We’ve just reached another important milestone: we are proud to say that more than 500 cultural institutions have chosen a home on Sketchfab making us one of the largest virtual museums in the world.
Since we launched in 2012, we’ve been a popular choice for cultural institutions to share their collections in 3D and VR. Art and heritage are two of our most important values and we are committed more than ever to support and grow cultural content on Sketchfab. 2016 was a huge year for 3D and VR in the cultural world.
Our most viewed Cultural Heritage upload on Sketchfab had more than 1.4M views, and is our 3rd most viewed scene:
The cultural institutions come from 51 different countries and are part of our ongoing effort to help promote heritage with free Business accounts and dedicated support (visit this page to learn more).
There are now more than 13,500 scenes shared by our heritage partners and you can explore a small selection of the most viewed here:
You can explore some of the world’s most prestigious museums (including The British Museum, The Metropolitan Museum of Art or The RMN – Grand Palais) along with prestigious school departments, National parks, libraries and governmental or non-profit cultural organizations.
It’s also great to see Cultural artifacts reach a wider audience than just our own community. Sketchfab embeds received a lot of attention this year and have been featured on some of the world’s biggest news channels including CNN, National Geographic, News 18, Techcrunch, and the Frankfurter Allgemeine Zeitung.
The Jericho Skull was featured by CNN and the National Geographic:
Our effort to bring more cultural content to Sketchfab is driven by our desire for exhaustiveness. Our goal is to provide an uninterrupted timeline of human history and art from every place on earth:
3D, VR and Sketchfab
The institutions that call Sketchfab home hold thousands of stories (many of which can be read on our blog). Whether they embed 3D/VR artifacts on their website, share them on their social channels (examples on Facebook or Twitter) or leverage our enthusiastic community, institutions have so many ways to reach existing audiences and attract new ones.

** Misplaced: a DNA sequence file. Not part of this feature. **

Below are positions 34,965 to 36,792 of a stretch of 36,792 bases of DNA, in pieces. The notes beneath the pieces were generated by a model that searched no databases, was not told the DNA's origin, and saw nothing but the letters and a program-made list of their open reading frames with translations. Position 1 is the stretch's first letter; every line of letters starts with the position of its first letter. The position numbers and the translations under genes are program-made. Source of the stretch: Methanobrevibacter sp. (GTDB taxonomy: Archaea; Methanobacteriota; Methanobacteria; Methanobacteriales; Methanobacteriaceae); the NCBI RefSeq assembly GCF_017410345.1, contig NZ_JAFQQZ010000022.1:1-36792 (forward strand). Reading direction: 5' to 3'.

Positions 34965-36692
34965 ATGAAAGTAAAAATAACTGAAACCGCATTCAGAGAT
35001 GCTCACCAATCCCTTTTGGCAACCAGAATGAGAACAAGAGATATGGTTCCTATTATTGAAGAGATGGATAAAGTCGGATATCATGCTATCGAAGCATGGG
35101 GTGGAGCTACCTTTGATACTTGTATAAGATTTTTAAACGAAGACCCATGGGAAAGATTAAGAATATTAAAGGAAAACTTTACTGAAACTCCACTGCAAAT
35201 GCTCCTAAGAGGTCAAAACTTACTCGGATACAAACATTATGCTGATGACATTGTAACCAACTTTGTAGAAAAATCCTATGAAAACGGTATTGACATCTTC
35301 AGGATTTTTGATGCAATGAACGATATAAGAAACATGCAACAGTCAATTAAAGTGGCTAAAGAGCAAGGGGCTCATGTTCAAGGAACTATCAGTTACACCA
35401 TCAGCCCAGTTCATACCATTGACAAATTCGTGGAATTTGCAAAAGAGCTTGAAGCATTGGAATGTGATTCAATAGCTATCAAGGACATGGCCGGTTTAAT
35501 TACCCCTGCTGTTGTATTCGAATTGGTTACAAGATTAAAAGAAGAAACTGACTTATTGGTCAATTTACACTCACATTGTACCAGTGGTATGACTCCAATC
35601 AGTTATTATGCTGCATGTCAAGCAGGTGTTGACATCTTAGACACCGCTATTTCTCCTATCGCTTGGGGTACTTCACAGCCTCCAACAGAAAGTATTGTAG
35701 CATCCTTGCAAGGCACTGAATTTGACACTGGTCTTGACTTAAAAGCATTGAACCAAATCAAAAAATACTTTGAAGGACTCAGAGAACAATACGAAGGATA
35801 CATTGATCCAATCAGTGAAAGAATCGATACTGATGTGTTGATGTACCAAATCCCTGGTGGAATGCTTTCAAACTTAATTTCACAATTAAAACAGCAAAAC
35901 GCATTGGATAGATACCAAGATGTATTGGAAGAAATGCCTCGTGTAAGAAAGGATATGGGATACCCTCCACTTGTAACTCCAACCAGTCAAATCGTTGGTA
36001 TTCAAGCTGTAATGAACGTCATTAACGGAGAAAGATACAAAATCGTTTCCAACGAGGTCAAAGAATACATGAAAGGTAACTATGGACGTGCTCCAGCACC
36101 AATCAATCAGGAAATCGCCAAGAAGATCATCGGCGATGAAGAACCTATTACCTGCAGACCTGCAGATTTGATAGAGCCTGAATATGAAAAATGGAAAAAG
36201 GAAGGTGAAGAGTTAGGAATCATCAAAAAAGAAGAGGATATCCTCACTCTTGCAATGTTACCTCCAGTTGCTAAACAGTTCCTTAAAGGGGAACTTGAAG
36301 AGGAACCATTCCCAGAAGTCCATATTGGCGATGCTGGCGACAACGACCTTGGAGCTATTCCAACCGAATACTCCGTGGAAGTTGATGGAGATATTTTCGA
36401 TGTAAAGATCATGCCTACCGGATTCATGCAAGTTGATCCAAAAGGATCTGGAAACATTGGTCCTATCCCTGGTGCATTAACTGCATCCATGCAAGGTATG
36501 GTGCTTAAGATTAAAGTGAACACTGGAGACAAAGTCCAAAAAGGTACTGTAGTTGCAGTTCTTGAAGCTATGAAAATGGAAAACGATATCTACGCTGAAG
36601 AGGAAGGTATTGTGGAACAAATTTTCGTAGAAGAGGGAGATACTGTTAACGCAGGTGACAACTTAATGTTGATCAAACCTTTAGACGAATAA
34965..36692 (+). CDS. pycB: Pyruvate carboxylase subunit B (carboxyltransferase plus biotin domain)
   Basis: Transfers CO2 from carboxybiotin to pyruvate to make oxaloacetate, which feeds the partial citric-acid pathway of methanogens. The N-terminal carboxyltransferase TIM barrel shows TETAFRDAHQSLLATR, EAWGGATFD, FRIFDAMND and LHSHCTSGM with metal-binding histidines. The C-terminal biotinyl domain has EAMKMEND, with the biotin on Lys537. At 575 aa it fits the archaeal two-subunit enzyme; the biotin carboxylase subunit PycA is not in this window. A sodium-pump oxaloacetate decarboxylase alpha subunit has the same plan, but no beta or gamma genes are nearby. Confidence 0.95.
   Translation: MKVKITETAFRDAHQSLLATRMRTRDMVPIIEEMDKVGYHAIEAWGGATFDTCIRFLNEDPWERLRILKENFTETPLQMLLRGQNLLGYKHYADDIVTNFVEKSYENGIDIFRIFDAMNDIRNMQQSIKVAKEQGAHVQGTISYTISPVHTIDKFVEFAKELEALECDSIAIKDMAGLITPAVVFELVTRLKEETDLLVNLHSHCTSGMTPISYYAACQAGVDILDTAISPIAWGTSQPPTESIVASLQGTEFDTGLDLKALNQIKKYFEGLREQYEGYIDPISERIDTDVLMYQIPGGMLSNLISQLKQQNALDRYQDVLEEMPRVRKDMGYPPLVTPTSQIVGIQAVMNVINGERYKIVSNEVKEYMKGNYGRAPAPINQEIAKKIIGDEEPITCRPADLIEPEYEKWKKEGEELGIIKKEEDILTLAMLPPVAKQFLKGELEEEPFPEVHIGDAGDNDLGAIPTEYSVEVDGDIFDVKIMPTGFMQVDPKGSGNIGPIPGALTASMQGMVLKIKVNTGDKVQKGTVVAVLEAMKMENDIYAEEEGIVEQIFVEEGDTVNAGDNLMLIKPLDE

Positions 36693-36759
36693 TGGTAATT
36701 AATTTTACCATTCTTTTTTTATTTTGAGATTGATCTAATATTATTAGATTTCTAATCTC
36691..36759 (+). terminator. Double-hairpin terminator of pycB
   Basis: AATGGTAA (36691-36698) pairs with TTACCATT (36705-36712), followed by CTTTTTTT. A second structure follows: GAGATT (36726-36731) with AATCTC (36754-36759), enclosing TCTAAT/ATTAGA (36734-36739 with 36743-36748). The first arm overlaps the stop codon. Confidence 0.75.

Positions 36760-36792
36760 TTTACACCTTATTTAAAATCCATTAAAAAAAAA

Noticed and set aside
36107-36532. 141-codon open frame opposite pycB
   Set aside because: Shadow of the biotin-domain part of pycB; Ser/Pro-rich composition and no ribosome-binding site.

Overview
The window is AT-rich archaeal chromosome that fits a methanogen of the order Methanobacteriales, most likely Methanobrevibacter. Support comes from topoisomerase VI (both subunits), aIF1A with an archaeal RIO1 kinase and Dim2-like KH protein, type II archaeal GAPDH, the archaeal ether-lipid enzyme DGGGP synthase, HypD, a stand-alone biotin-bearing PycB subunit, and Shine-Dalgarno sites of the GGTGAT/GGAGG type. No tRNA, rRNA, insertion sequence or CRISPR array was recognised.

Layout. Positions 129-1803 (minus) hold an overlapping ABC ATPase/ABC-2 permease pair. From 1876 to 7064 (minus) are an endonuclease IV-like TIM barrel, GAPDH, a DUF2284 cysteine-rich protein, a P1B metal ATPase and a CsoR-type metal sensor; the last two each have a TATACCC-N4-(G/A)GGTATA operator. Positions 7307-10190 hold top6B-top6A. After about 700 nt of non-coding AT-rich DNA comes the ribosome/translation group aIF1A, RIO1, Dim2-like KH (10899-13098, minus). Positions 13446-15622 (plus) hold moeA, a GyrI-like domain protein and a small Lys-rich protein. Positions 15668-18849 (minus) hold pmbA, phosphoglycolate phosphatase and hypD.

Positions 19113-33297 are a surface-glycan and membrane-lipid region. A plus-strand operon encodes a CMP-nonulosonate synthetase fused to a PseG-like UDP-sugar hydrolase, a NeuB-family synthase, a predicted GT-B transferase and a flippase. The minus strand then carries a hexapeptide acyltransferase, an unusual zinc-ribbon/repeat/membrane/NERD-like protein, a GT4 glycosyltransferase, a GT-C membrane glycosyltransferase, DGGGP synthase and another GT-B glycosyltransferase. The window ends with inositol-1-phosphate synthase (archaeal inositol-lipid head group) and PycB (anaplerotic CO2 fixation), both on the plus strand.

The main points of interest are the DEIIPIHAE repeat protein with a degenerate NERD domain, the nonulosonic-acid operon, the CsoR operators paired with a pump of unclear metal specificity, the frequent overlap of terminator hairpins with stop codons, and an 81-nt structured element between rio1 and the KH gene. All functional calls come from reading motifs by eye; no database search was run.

Digitizing artifacts means no longer limiting geographical or temporal constraints. In addition, most collections don’t have enough space to show everything they house so sharing collections shines a spotlight on inventory that wouldn’t normally be accessible to the public.
Digital capture is also a way for people with disabilities to access to a part of the museum. And artifacts, often fragile or massive, can be explored and manipulated to see more details than if you were looking through a glass case.
It would be difficult to explore this underwater shipwreck without this scan:
Cultural institutions also digitize their collections for documentation, preservation and restoration. French start-up Iconem for example uses digital preservation to capture endangered heritage sites and the digitally reconstruct destructed ones.
Finally, 3D, VR and Sketchfab can be used for exhibition management:
3D scanning has never been more accessible and many institutions have taken this opportunity to kickstart their 3D/VR collections, even with a low budget. Daniel Pett, Digital Humanities Manager at the British Museum for example, creates a 3D model each week ( more about his process here) with his smartphone. And the results are impressive:
And cultural institutions have begun taking VR into account and this year we’ve been able to explore the first VR exhibitions on Sketchfab.
Finally, we’re excited about the recent evolution in Augmented Reality and can’t wait to see artifacts on Sketchfab used in AR environments (learn more).
We’ll continue to make sure Sketchfab is the place to access diverse cultural content and more diversified one. Thank you 500 times (and more) for this incredible milestone!